HelloApp theApp;    // The application object

We also use the following constants for the BMessage command codes for each of the menu items that Menu World will provide:

constuint32 MENU_FILE_NEW        = 'MFnw';
constuint32 MENU_FILE_OPEN       = 'MFop';
constuint32 MENU_FILE_CLOSE      = 'MFcl';
constuint32 MENU_FILE_SAVE       = 'MFsv';
constuint32 MENU_FILE_SAVEAS     = 'MFsa';
constuint32 MENU_FILE_PAGESETUP  = 'MFps';
constuint32 MENU_FILE_PRINT      = 'MFpr';
constuint32 MENU_FILE_QUIT       = 'MFqu';
constuint32 MENU_OPT_HELLO       = 'MOhl';

Now let's take a look at the HelloView class, which has one new method and some private data added since last time. This isn't very exciting stuff yet, but we'll experiment with menus a bit when we get to that point:

class HelloView : public BView {
    HelloView(BRect frame);
    virtual void Draw(BRect updateRect);
    void SetString(const char *s);

    char message[128];

The SetString() function has been added to let you configure what message the HelloView class draws. The message is stored in the message string, as follows:

void HelloView::SetString(const char *s) {
  if (strlen(s) < 127) {
    strcpy(message, s);

SetString() just makes sure the string isn't too long, then copies it into the message field.

The Draw() function has to be changed to use the message string:

void HelloView::Draw(BRect updateRect) {
  MovePenTo(BPoint(20,75));      // Move pen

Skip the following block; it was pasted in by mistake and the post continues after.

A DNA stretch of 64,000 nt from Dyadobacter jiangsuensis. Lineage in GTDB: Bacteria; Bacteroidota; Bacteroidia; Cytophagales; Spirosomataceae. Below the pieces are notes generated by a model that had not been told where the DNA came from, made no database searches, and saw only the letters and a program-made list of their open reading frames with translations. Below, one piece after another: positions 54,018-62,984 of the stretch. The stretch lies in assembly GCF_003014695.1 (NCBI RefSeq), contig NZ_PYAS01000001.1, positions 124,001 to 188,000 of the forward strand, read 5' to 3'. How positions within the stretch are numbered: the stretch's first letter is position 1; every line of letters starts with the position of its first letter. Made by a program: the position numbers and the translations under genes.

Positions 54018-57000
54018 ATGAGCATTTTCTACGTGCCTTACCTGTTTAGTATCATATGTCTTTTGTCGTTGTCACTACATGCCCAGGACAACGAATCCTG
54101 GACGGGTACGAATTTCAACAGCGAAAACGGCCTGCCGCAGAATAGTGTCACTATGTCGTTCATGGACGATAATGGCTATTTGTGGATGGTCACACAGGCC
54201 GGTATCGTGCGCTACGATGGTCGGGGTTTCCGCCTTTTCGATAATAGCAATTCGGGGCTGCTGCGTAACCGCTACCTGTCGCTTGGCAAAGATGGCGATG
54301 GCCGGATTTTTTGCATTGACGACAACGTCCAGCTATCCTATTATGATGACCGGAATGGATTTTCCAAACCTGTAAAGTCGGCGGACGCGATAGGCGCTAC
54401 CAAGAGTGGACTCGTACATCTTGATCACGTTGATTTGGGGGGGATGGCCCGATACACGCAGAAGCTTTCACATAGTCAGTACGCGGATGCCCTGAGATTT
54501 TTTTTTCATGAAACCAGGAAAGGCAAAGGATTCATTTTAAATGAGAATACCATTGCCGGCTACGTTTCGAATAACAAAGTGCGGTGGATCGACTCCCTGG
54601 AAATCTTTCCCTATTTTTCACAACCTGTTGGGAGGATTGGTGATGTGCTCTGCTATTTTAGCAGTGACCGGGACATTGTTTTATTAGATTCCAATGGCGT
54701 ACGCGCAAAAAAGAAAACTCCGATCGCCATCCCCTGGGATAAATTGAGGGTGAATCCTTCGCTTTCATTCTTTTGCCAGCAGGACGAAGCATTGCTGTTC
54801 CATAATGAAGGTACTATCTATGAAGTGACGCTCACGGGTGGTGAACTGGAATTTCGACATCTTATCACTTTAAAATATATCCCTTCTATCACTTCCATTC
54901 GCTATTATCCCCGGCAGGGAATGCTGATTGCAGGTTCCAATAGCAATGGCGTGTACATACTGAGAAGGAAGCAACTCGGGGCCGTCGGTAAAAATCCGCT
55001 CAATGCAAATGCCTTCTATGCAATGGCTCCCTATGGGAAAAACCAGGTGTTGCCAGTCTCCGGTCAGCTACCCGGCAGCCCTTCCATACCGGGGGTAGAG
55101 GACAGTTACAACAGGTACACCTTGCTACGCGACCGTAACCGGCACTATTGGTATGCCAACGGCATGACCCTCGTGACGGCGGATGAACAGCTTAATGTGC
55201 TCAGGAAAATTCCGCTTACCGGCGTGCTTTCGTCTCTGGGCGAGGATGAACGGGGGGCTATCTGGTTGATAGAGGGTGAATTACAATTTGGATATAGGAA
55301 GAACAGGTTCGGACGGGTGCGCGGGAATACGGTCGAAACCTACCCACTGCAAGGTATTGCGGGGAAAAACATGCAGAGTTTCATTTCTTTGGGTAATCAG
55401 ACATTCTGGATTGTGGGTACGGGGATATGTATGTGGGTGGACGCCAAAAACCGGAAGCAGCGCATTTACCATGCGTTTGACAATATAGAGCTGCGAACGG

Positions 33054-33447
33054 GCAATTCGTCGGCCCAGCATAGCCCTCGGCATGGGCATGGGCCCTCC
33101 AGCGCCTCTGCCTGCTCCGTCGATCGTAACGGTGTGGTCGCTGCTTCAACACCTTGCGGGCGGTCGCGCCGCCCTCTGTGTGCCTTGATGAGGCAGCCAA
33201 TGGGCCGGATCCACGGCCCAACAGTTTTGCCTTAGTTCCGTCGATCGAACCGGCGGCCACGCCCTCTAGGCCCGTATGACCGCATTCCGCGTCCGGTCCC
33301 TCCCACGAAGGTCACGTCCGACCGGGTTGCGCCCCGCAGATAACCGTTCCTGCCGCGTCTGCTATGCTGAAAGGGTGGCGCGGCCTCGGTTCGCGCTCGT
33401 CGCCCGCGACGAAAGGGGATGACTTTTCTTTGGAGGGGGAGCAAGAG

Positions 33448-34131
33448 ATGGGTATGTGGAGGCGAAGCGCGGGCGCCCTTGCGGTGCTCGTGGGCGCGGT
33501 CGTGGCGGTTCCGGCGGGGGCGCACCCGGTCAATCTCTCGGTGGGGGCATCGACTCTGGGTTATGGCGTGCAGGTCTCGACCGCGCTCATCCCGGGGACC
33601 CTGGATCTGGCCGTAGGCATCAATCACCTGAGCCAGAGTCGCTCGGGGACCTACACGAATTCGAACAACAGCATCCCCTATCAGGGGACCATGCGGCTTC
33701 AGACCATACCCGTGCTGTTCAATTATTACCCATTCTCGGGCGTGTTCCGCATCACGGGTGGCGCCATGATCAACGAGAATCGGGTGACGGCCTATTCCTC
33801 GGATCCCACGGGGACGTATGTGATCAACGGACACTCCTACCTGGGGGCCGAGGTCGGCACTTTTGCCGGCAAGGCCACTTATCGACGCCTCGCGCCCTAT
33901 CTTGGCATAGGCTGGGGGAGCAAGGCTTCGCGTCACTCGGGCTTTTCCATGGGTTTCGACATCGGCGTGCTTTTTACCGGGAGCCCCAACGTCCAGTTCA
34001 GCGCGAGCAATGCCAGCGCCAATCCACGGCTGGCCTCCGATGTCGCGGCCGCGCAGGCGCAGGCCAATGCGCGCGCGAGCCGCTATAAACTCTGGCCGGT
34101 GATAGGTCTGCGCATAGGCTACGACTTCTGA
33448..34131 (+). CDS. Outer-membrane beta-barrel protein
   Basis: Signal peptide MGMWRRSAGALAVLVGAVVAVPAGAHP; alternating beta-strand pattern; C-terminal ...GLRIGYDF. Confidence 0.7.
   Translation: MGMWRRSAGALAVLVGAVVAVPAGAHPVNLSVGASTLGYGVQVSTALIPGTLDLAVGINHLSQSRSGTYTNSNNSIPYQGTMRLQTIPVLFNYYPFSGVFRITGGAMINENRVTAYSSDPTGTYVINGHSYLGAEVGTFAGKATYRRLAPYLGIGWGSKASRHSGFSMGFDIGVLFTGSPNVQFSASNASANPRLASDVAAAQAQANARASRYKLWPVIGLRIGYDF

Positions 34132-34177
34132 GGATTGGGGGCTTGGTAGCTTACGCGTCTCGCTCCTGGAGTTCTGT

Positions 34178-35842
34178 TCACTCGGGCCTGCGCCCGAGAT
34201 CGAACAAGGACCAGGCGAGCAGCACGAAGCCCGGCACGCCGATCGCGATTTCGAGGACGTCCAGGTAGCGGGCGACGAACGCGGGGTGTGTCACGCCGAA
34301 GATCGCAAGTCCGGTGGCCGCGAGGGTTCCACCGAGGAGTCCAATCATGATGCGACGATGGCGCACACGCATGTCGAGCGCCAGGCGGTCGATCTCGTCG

Finally, the HelloView constructor has to be updated to initialize the message string:

HelloView::HelloView(BRect frame)
      : BView(frame, "HelloView", B_FOLLOW_ALL_SIDES,
        B_WILL_DRAW) {

Things start to get really interesting when we look at the updated HelloWindow class:

class HelloWindow : public BWindow {
    HelloWindow(BRect frame);
    virtual bool QuitRequested();
    virtual void MessageReceived(BMessage *message);

    BMenuBar  *menubar;
    HelloView *helloview;

In the HelloWindow class, the MessageReceived() function is new since last time. Notice also that we now have fields for stashing pointers to the menu bar and the HelloView attached to the window.

Let's go through these methods one by one. The constructor has been updated to create and install the menu bar. Here it is:

HelloWindow::HelloWindow(BRect frame)
      : BWindow(frame, "MenuWorld", B_TITLED_WINDOW,
  BRect r;
  BMenu *menu;
  BMenuItem *item;

  // Add the drawing view

  r = Bounds(); = 20;
  AddChild(helloview = new HelloView(r));

  // Add the menu bar = 0;
  r.bottom = 19;
  menubar = new BMenuBar(r, "menu_bar");

This isn't as complicated as it looks at first glance, since most of the content is very repetitive.

We start by getting the bounds window rectangle, just as we did for Hello World. We want to create our HelloView. However, to make room for the menu bar, we set the top edge of the rectangle to 20 (the menu bar will be 20 pixels tall and placed above the HelloView). Then we create and add the HelloView to the window. Notice that we also store a pointer to the view in the member variable helloview.

Then we create the menu bar and add it to the window. We set to 0 and r.bottom to 19, to indicate that the menu bar should take up the top 20 pixels of the window, and create a BMenuBar named menu_bar. A pointer to the menu bar is stored in the variable menubar. Then the menu bar is added to the window by calling AddChild().

Note that at this point, our window has two views in it: one is the HelloView, and one is a BMenuBar (which is derived from BMenu, which is derived from BView).

The File menu is created next: